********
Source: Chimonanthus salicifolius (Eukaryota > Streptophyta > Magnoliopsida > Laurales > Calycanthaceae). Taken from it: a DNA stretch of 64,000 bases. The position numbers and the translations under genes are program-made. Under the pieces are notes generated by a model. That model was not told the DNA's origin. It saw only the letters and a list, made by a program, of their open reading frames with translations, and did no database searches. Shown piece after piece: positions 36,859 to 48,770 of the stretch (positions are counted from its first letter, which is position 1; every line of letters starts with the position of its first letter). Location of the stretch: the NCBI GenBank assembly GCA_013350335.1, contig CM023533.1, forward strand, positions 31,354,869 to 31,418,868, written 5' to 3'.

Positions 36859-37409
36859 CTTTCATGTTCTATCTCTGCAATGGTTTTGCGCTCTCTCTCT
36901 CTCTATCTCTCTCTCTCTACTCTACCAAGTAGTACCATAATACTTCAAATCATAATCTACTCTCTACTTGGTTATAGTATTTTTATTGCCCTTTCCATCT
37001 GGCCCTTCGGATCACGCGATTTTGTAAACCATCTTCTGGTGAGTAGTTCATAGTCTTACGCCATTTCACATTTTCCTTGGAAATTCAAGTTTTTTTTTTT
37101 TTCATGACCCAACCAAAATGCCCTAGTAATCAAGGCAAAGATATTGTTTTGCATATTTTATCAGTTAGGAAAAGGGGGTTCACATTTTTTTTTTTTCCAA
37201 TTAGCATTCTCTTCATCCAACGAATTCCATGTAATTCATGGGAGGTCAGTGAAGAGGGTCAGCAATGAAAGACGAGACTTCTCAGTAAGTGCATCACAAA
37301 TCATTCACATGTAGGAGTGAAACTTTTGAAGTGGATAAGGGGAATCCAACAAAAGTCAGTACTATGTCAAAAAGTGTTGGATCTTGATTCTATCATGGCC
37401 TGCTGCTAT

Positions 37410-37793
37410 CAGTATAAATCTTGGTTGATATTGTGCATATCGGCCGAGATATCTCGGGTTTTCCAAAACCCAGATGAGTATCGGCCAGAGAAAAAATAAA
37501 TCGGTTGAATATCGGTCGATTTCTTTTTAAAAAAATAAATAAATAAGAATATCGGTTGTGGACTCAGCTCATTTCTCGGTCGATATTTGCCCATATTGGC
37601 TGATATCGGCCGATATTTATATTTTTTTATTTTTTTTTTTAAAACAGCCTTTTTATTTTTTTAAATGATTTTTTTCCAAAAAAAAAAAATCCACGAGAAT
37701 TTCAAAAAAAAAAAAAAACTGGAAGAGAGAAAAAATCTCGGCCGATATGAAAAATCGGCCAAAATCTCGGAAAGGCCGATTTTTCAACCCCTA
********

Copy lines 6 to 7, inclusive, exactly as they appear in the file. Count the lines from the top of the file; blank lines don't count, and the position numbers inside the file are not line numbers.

37101 TTCATGACCCAACCAAAATGCCCTAGTAATCAAGGCAAAGATATTGTTTTGCATATTTTATCAGTTAGGAAAAGGGGGTTCACATTTTTTTTTTTTCCAA
37201 TTAGCATTCTCTTCATCCAACGAATTCCATGTAATTCATGGGAGGTCAGTGAAGAGGGTCAGCAATGAAAGACGAGACTTCTCAGTAAGTGCATCACAAA